How Artificial Intelligence Gives OCR a Boost
Artificial intelligence is transforming the capabilities of optical character recognition (OCR) tools. An area of computer vision, OCR processes images of text and converts that text into machine-readable forms. In other words, it takes handwritten or typed text within physical documents and converts them into digital formats.
In the 1990s, many business owners used OCR, sometimes called text recognition, to convert physical documents into digital files. Since then, the quality of OCR technology has improved, but demand has increased for broader usability. Recent developments with AI have amplified OCR’s utility thanks to higher accuracy and greater speed. With the benefit of AI, human supervision isn’t needed at every step.
OCR and AI: A Benefit to Businesses
Before the invention of OCR, converting physical text to digital was a manual effort: a person would have to retype each document, a time-consuming task prone to mistakes. With OCR, the conversion happens quickly and with greater fidelity to the original content. Once OCR converts a hard copy into its digital form, viewers can edit, format, and search the document. They can also send it easily via email, include it in a website, and store it in compressed files. Naturally, this eliminates the need for physical storage space, a cost-savings for businesses that heavily rely on documentation, such as mortgage brokers or legal firms.
As teams combine OCR with AI and machine learning (ML) techniques, they’re able to use machines to more accurately convert text and check for errors that may occur during the conversion. AI can better interpret handwriting as well, opening up opportunities for digitizing a wider range of documents. Handwriting still presents a challenge to AI due to the uniqueness of each individual, but with more handwriting training data, machines are gaining greater ability on that front as well.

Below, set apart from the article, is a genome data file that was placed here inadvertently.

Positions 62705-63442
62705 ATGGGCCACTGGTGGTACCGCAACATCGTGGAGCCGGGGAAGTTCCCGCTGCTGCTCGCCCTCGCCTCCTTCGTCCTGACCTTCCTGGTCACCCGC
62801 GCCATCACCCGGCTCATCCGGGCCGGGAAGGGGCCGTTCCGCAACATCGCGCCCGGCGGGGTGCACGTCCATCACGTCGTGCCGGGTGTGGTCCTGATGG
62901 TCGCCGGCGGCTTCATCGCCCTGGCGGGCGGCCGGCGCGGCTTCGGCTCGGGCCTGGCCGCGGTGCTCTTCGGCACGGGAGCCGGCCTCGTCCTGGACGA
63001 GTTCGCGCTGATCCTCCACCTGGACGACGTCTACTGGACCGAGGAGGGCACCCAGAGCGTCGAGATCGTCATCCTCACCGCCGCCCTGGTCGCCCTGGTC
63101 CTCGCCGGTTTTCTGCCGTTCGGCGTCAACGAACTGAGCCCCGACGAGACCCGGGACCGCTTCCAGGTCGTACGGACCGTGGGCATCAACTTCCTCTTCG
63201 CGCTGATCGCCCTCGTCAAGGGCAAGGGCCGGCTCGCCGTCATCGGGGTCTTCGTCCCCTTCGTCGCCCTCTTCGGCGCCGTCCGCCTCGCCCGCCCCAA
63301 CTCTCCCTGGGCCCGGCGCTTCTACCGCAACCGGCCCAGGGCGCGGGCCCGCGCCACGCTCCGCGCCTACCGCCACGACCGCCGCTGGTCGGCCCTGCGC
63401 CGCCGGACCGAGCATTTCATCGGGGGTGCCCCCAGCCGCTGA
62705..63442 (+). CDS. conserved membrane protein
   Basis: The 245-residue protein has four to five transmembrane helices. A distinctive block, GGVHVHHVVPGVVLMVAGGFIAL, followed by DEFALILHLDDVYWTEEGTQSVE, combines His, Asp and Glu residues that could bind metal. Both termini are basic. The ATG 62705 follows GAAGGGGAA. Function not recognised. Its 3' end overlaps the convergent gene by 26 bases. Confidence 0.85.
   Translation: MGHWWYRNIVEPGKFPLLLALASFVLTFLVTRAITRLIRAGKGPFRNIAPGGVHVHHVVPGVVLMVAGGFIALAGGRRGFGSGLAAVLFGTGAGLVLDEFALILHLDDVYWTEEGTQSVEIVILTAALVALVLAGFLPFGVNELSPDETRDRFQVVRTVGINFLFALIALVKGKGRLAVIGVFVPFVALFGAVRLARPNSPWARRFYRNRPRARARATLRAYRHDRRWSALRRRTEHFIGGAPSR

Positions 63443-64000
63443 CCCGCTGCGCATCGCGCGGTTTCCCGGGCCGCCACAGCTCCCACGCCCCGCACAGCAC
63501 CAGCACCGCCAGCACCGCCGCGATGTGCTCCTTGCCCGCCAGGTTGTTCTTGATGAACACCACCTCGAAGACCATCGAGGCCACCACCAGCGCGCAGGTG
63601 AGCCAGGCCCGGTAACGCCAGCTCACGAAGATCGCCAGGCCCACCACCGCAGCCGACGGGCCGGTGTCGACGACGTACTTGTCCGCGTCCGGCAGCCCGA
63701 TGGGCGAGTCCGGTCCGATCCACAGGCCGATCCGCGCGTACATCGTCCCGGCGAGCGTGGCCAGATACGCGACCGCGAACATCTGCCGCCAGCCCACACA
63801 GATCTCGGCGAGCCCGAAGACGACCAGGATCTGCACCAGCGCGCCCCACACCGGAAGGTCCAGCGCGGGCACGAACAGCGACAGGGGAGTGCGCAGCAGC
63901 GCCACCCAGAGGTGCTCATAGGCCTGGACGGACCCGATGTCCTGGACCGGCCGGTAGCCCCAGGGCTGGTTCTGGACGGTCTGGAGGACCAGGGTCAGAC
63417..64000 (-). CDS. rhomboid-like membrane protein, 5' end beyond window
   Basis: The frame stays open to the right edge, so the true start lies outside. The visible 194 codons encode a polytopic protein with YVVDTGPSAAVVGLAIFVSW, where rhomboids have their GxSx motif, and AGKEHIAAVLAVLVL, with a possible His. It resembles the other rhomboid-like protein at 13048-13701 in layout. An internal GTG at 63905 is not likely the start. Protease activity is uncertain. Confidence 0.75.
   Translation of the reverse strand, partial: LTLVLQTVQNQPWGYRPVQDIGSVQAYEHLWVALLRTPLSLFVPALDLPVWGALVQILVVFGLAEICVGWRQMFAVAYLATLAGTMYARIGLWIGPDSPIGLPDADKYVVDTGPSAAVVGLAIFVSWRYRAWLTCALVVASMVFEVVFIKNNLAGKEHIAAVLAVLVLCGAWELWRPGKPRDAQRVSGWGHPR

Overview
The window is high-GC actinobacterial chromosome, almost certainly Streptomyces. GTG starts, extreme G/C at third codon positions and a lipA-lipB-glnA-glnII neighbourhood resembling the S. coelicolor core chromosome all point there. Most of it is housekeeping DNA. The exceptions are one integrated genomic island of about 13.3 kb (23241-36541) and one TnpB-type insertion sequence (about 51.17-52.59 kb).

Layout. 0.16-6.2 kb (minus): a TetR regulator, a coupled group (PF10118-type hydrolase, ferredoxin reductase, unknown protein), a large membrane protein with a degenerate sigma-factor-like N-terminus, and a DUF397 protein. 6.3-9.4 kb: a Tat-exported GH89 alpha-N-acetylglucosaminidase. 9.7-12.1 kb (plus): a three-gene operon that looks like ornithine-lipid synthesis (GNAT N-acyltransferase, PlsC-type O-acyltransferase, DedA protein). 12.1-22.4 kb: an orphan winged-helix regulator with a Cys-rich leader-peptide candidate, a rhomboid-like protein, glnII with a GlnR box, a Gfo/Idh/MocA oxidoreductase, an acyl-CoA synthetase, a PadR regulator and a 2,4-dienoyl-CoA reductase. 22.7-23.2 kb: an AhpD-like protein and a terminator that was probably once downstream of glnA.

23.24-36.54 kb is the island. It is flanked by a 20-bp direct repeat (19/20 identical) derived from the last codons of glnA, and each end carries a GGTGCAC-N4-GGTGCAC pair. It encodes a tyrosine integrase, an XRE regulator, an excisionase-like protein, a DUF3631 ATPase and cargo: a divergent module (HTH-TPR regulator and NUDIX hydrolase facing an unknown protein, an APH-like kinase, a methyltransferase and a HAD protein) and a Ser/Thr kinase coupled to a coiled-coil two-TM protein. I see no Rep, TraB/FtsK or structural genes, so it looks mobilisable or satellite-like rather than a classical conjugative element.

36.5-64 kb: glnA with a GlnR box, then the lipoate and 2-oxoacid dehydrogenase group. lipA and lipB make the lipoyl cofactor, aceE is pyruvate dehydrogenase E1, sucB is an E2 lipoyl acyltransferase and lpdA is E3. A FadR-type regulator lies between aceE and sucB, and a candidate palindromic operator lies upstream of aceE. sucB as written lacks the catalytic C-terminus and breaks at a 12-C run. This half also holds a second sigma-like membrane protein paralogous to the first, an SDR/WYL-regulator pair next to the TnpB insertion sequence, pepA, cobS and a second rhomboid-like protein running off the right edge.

As an example of AI-powered OCR, imagine an OCR tool was converting print invoices into digital copies. Let’s say the scanner identified the invoice total as $500, when it was really $5,000. Before AI, the OCR tool wouldn’t pick up on this mistake and it would be up to human review to catch it. With AI tools, however, an algorithm can review the entire document, calculate that the subtotals for services provided should add up to $5,000, and fix the error without a human needing to supervise.
This document comprehension capability helps businesses analyze numerous documents without committing human labor to the task. Reducing tedious administrative work can be critical to maximizing employee engagement and reducing turnover. Researchers expect demand in AI-powered OCR to continue as these tools become more efficient and cost-effective.
How OCR Works
An OCR system features a combination of hardware and software. The system’s goal is to scan the text of a physical document and translate the characters within that document to a code that’s then used for data processing. Think of this in context of postal and mail sorting services – OCR is core to their ability to operate quickly in processing destination and return addresses to sort mail faster and more effectively. The system does this in three steps:
1. Image Pre-processing
In step one, the hardware (usually an optical scanner) processes the physical form of the document into an image – such as an image of an envelope. The goal of this step is for the machine to be accurate in its rendition, but also to remove any unwanted distortions. The resulting image is converted to a black and white version, which is then analyzed for light areas (background) versus dark areas (characters). The OCR system may also categorize the image into separate elements if needed, such as tables, text, or inset imagery.
2. Intelligent Character Recognition
AI analyzes the dark areas of the image to identify letters and numbers. Typically, AI targets one character, word, or block of text at a time using one of the following methods: